Thin Walled Corrosion Resistant Steel (CRES) Pipe Leak Repair
Navy SBIR 2014.1 - Topic N141-052
NAVSEA - Mr. Dean Putnam - [email protected]
Opens: Dec 20, 2013 - Closes: Jan 22, 2014

N141-052 TITLE: Thin Walled Corrosion Resistant Steel (CRES) Pipe Leak Repair

TECHNOLOGY AREAS: Materials/Processes

ACQUISITION PROGRAM: PMS 312, In-Service Aircraft Carrier Program Office

OBJECTIVE: The objective is to develop an innovative technology that stops leakage in a thin walled CRES welded joint within Jet Propulsion Grade JP-5 fuel lines without causing further damage to the fuel line.

DESCRIPTION: Thin walled (Schedule 10) CRES 316L pipe (ref. 1) has been used in JP-5 fuel systems (ref. 2). The pipe joint design uses a belled end fitting creating an inherent crevice. The thinness of this piping may lead to poor weld quality at the welded joints which could cause additional crevices within the pipe joint. Crevices create areas for corrosion to form eventually resulting in leakage across the pipe joint. This type of pipe is currently in use and there is a need to create an easily applied repair to staunch any leak which may result from possible crevice corrosion without causing any further damage to the pipe. The welded joint repair is to be applied on In-service Aircraft Carriers while underway. In many instances, there is limited access space surrounding the pipe joint.

Pipe joint leakage failures were identified on the Aircraft Carrier, USS George H.W. Bush (CVN 77), within the first three years of service. The JP-5 fuel system installed on CVN 77 and planned for all FORD Class Carriers have over 28,000 welded joints per ship. Additional failures are expected to be identified.

Any material and/or technique developed must be safe for use in fuel piping and applicable for pipe sizes ranging from 2 to 12 inches. Joint types include couplings, tees and elbows which may be made using sockets or belled end fittings. The leakage repair for the intended pipe system must be able to tolerate contact with JP-5 fuel without contaminating the fuel, and must be able to withstand internal pressures up to 190 psi. Current state of the art pipe patches intended for damage control purposes are expensive and may not work well on thin walled piping or with JP-5 fuel. Repair techniques currently available use epoxy resins which require extensive surface preparation and curing time. In addition, due to the confined spaces on the ship, fumes from the application of epoxy resins can be hazardous and therefore require environmental protection. There is no evidence that epoxy resin pipe joint repairs being used by the Navy will last as long as the rest of the piping system or if the resin will tolerate contact with JP-5 fuel. Any repair approach should be expected to last as long as the base piping installation (~25 years). Currently, there is no available patch or industrial technique to meet this need.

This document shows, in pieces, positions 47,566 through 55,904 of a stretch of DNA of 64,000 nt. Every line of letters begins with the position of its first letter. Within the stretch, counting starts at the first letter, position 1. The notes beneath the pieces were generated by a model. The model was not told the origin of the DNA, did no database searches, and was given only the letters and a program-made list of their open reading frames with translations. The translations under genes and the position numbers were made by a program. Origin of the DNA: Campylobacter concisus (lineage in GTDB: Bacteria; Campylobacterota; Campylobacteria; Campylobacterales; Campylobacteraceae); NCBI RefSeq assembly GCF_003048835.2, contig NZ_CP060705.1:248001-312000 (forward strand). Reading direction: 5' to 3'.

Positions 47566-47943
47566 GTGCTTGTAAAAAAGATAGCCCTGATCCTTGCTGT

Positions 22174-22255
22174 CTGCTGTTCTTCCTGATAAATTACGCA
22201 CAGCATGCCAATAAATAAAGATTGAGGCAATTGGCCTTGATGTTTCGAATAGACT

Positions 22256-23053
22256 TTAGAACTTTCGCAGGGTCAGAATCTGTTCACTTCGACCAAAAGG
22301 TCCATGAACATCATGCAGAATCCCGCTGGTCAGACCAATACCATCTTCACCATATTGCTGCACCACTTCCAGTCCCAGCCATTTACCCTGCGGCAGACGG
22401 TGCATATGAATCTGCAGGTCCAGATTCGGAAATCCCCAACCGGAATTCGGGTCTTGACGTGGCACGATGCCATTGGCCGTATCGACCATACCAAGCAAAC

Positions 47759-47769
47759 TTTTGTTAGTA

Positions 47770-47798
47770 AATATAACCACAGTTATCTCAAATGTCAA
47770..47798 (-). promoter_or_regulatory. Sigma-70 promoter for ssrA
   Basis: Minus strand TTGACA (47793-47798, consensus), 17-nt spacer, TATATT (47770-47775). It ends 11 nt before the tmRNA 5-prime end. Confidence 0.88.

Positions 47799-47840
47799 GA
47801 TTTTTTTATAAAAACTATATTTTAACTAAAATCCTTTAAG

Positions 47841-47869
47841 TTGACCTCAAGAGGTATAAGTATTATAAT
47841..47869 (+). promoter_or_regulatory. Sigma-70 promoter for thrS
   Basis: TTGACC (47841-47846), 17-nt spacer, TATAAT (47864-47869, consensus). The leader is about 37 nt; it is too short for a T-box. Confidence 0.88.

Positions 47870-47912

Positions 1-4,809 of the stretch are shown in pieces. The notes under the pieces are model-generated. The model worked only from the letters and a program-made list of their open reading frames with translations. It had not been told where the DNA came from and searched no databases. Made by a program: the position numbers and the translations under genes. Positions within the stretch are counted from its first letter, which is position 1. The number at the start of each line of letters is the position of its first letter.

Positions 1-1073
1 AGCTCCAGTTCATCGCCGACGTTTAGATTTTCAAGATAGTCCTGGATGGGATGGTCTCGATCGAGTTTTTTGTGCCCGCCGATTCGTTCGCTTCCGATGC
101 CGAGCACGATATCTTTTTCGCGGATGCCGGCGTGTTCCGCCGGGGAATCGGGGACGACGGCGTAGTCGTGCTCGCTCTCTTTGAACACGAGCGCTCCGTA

The new CRES Pipe Leak Repair shall stop existing leaks, prevent future leaks, and achieve competing objectives of low installation and maintenance costs, and easy application. Any repair concept must stop an existing leak onboard an In-Service Carrier while it is underway. Ideally, any proposed repair method should not require hot work or evacuating the system.

Epoxy resin patches and welding options are already available to repair defective pipe joints. A variety of damage control for fuel lines related leak repairs exist. However, the damage control related repairs are expensive and generally do not provide a permanent repair (ref. 3). Composite materials could be used for this pipe repair application (ref.4). The bulk of research into this area is directed at large pipe repair for the petroleum or construction industry where metal sleeves are an option (ref. 5). Although this type of sleeve may not be an option for this application, the related research may be helpful. Another potential area to investigate is metal deposition which can be applied similarly to welding (ref. 6) or applied with high pressure gas (ref. 7 and 8).